A subject’s proportions must be accurate if you are interested in drawing realistic drawings. Learning how to draw a cherry is easy to learn and will be a great studie to help you enhance you soft value changes.
Disclaimer: This post may contain affiliate links. If you make a purchase by clicking on an affiliate link, Nevue Fine Art Marketing may earn an affiliate commission at no additional cost to you. Affiliate relationships include, but are not limited to, Bluehost, Tailwind, Skimlinks, SareASale and StudioPress. To learn more visit Affiliate Link Disclosure Policy
Before we get started on this how to draw a cherry tutorial let’s go ovet the drawing tools I use.
Below is a list of all the materials I use for my drawings. I purchase all of my drawing supplies online at Blick Art Materials.
- Strathmore 300 Series Bristol Board Pads 9″ x 12″ Smooth
- Strathmore 300 Series Bristol Board Pads 9″ x 12″ Velum
- General’s Factis Magic Black Eraser
- Tombow Mono Zero Refillable Eraser
- Prismacolor Kneaded Rubber Erasers
- Alvin Dry Cleaning Pad
- General’s The Miser Pencil Extender
- Sandpaper Block
- Westcott Wooden Dusting Brush
- Derwent Scale Divider
How Toi Draw A Cherry Step – By – Step
Accurate proportions of a subject are essential in a realism drawing or painting.
There are several techniques artists use for accurate proportions, including the grid method, which we will be using today. Others are sight measuring, tracing, triangular grid technique, identifying positive and negative shapes, linear perspective, and using a projector.
Start by drawing 1-inch blocks on your reference image with a pen.
Next, draw the same amount of blocks on your Strathmore 300 Series Bristol Board Pads 9″ x 12″ Velum with a 2H Tombow Mono Professional Drawing Pencil.
Draw the gridlines lightly so it will be easier for you to erase them later.
Next, draw in the shapes you see for each box. Use a Derwent Scale Divider to help you be more accurate.
After you have sketched the cherry, double check to see if the proportions are correct, make any adjustments if needed.
Erase all of the grid lines with a General’s Factis Magic Black Eraser.
Do not press down too hard with the eraser. Doing so will damage the paper making it impossible to add soft values to the drawing surface.
Start by drawing in the darkest values with a Tombow Mono Professional Drawing Pencil.
Study the reference image and identify the darkest areas by squinting your eyes.
Draw the values with a light touch and feather the lines by landing on the drawing surface while the pencil is in motion and lifting of the drawing surface when the line is completed.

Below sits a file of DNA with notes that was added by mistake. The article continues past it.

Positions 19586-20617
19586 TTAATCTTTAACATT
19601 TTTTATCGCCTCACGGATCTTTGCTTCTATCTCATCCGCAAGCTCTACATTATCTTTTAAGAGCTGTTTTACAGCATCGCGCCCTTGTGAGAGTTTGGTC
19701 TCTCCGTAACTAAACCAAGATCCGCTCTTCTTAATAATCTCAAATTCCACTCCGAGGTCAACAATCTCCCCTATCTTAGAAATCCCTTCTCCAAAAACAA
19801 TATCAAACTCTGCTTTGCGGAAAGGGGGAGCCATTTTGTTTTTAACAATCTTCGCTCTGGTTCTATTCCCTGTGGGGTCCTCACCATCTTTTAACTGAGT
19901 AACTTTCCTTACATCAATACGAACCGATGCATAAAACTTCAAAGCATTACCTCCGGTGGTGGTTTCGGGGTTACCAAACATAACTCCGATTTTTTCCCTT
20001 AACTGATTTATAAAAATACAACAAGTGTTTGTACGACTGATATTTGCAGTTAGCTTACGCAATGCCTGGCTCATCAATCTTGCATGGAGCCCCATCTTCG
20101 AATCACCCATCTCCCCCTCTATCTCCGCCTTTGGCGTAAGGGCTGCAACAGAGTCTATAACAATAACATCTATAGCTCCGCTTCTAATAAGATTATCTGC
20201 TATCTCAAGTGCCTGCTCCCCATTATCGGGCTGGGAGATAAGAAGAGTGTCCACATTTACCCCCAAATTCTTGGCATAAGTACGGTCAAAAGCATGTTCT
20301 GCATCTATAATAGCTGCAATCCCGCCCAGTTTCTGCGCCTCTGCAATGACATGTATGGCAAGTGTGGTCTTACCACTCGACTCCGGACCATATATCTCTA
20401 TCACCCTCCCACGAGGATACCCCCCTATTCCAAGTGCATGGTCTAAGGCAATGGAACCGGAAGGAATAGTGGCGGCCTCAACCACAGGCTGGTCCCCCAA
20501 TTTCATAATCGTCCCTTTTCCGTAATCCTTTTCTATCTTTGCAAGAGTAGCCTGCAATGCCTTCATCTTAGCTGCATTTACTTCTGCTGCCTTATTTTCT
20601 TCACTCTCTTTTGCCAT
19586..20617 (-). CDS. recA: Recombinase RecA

The stroke is like a “U” shape or a plane landing and taking off.
This drawing technique will prevent dark dots on the drawing surface, and you will be able to blend the lines easier as you go along.
Do not leave any gaps between the lines you are drawing. Fill in any discrepancies before you continue to darken the area.
Continue to add value by cross-hatching over the dark areas and working towards the lighter areas.
Make sure to follow the contour of the cherry. This will create an illusion that the cherry is three-dimensional.
The last step is to draw the value of the stem and the detail of the top of the stem.
Keep in mind that the stem is lighter than the cherry. The cherry is a dark red, and the stem is a lighter green shade. You will want to make the stem lighter to make the drawing more realistic.
I blended and softened the graphite lines by rubbing lightly over the cherry with a Kleenex, and I used a Loew-Cornell Blending Stumps to blend the stem.
- The darkest part of an object is where the light does not hit.
- Using a 2H pencil, condition the paper and add graphite to the bottom of the tooth on your drawing paper. This will prevent the little white dots you will get if you start with a softer lead. Start applying graphite with your HB pencil when you can not get any more value from your 2H pencil. If the area is still not dark enough, continue with your 2B pencil.
- Squint your eyes when observing a subject’s lighter and darker values.
- Work from dark to light to create a soft value change. Make sure your pencil is sharp so the graphite reaches the valleys of the paper.
- Continue to darken areas by drawing over an area with cross-hatching. Be sure not to leave any gaps between the lines. The more you cross-hatch over an area, the smoother the values will become.
- Use light pressure when you are erasing any unwanted lines. If you press too hard, you will damage the paper making it impossible to add soft value changes.
- Do not press too hard with the drawing stump; doing so will make it difficult to add more graphite to the area.
Visit Drawing tutorials to learn how to draw more subjects.